Oman the Socceroos’ focus, says Kennedy
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While the eyes of Asia are fixed on Australia’s looming World Cup qualifying heavyweight clash with Japan in Brisbane, Josh Kennedy is more worried about the Socceroos’ first-up challenge in Oman.
The final phase of Australia’s World Cup qualifying journey starts with travel to Muscat – and the peak of the Arabian summer – on June 8.
While lanky striker Kennedy, a standout with Japanese club Nagoya Grampus since 2009, is looking forward to taking on his J-League counterparts on Australian soil on June 12, the challenge of the Omanis is foremost in his mind.
Oman, buoyed by their first phase 1-0 triumph over Australia in November, will host the Socceroos in conditions that, at their worst, could reach 40C.
Kennedy warns that match will be a big challange for several reasons.
“I think we’ve seen that we can’t underestimate anyone,” said Kennedy.
“They (Oman) will think they can do the same thing (beat Australia) obviously, they did it last time.
“It’s going to be tough conditions as well with the weather, and a lot of the boys now, from Europe, are in an off-season.
“All these little things that we really need to concentrate on, we need to come together as a team and do it.”
Domestically, Kennedy has been making the most of a stop-start campaign in the J.League, where he has missed the odd game due to a back injury.
Now recovering from his early season ailment, Kennedy has been in sound goal-scoring touch for his club – netting three times this season – after slotting eight goals in green and gold throughout 2011.
One of the more prolific marksmen chosen by coach Holger Osieck in the 30-man Socceroos squad for next month’s matches, Kennedy will share goal-scoring responsibilities with experienced trio Tim Cahill, Brett Holman and Harry Kewell, along with emerging stars Robbie Kruse and Nikita Rukavytsya.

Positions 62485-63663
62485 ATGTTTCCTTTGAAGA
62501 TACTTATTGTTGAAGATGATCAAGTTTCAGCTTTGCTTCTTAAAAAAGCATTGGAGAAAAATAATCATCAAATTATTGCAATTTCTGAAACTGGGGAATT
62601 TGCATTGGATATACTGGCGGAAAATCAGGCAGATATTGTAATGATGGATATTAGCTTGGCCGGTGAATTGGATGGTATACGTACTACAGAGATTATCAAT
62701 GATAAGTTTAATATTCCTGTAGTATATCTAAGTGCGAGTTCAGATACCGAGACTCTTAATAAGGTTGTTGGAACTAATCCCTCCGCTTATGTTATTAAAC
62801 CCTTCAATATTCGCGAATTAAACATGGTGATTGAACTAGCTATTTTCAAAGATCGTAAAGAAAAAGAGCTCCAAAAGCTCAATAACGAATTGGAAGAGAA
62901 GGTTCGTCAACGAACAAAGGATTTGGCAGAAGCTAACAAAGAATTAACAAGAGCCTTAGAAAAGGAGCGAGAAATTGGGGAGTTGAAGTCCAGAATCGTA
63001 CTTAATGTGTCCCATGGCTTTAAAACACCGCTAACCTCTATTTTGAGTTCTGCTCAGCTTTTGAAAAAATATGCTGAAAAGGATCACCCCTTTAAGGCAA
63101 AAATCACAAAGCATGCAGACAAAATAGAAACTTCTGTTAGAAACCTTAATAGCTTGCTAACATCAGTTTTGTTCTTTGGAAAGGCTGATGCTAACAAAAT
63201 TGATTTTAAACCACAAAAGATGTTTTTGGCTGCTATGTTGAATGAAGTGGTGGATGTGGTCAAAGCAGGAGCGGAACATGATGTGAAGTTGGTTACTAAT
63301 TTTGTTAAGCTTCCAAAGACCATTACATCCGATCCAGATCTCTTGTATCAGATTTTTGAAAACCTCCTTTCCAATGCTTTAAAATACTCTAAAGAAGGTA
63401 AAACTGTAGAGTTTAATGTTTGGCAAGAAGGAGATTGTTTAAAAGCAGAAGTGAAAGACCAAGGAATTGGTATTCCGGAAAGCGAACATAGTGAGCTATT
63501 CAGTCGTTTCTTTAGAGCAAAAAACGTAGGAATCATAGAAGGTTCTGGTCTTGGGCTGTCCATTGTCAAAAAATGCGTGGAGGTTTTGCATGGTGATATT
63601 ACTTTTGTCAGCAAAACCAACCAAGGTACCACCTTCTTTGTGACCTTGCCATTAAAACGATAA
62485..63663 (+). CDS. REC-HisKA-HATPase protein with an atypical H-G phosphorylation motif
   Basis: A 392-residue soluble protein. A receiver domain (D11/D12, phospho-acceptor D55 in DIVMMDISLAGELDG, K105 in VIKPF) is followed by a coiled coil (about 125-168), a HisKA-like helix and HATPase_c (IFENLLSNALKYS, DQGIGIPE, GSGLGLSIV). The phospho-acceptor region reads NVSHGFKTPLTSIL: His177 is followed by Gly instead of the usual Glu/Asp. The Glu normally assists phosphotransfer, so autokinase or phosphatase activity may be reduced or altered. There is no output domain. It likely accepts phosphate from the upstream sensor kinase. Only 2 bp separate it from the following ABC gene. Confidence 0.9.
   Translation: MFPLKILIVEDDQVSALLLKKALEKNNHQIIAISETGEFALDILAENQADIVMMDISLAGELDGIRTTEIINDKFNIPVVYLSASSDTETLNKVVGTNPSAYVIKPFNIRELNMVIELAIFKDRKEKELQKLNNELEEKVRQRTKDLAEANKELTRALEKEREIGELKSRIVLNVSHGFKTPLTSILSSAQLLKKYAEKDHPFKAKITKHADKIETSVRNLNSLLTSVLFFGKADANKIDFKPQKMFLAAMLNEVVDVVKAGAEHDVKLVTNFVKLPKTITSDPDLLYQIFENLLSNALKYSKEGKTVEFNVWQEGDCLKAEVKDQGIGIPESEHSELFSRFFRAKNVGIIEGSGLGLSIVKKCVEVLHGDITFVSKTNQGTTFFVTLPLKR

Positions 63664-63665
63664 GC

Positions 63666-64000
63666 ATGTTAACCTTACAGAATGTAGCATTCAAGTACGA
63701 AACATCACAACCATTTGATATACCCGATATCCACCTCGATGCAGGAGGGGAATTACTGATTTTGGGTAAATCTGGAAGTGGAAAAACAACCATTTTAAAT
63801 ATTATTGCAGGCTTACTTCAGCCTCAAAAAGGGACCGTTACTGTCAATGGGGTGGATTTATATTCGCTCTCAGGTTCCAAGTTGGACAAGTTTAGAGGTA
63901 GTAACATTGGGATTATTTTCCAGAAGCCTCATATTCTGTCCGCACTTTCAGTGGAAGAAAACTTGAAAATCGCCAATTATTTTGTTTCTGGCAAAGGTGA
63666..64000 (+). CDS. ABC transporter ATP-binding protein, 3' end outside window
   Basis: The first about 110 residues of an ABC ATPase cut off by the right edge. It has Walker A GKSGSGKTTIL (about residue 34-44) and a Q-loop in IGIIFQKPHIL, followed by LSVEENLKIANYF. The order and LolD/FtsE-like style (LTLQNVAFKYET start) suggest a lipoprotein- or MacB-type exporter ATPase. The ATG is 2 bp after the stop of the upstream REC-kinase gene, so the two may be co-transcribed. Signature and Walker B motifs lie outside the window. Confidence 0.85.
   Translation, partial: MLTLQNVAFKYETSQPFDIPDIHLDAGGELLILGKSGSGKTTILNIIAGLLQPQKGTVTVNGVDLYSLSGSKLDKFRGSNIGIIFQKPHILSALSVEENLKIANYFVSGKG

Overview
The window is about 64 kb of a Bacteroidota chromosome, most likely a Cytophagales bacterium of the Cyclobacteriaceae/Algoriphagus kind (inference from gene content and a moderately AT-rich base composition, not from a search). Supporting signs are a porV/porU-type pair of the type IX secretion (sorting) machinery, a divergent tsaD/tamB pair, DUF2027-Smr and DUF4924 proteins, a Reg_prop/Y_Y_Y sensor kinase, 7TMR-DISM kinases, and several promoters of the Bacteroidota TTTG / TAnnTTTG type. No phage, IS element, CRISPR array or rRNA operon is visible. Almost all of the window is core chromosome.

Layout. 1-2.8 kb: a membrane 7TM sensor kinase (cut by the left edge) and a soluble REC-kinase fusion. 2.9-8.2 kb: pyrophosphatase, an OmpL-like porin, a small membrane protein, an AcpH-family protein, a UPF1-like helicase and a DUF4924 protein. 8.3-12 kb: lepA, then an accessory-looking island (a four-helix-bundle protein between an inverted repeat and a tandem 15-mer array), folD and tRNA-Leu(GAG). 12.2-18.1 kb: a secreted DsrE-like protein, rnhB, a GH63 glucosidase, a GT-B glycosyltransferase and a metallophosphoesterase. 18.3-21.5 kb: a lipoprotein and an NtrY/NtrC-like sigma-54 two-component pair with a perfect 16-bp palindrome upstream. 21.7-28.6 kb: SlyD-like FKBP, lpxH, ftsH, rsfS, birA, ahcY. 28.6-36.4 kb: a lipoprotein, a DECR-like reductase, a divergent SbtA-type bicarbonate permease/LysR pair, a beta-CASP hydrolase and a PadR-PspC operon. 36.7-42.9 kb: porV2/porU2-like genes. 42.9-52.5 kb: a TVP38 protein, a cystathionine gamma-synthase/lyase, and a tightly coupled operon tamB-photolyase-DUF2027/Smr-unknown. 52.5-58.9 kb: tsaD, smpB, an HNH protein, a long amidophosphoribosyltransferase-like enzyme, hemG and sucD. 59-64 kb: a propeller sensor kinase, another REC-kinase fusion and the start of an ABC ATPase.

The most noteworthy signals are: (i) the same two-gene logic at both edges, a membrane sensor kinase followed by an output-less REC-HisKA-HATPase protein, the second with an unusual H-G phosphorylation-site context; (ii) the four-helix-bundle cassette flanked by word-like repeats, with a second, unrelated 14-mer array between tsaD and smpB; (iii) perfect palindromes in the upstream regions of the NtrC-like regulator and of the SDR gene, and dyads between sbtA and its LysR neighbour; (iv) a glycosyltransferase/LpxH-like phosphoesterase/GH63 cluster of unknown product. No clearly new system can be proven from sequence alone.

“I guess it gets down to the serious end of it all, every game counts and you can’t slip up,” said Kennedy.
“I definitely want to be a part of things and just like in the last round of qualification, help the team win games, score goals and get us through to Brazil.
“Obviously there is still a few old faces from when I was first involved. I also think there’s enough talent coming through to carry us on past this World Cup and the next one.
“It’s an exciting time.”
Since missing the 2011 Asian Cup through injury, Kennedy has regained his standing as one of the Socceroos’ cornerstone members under new boss Osieck.
After nine years playing in Germany, bilingual Kennedy has evidently struck up a good working relationship with German Osieck.
“I like it (working with Osieck) very much, to be honest,” said Kennedy, who has found the back of the net eight times from as many appearances under Osieck.
“I think I understand him maybe a little bit more than the others with his German, but he’s enjoyable to work under.
“He’s honest and he gets down to business and doesn’t muck around.”© AAP 2013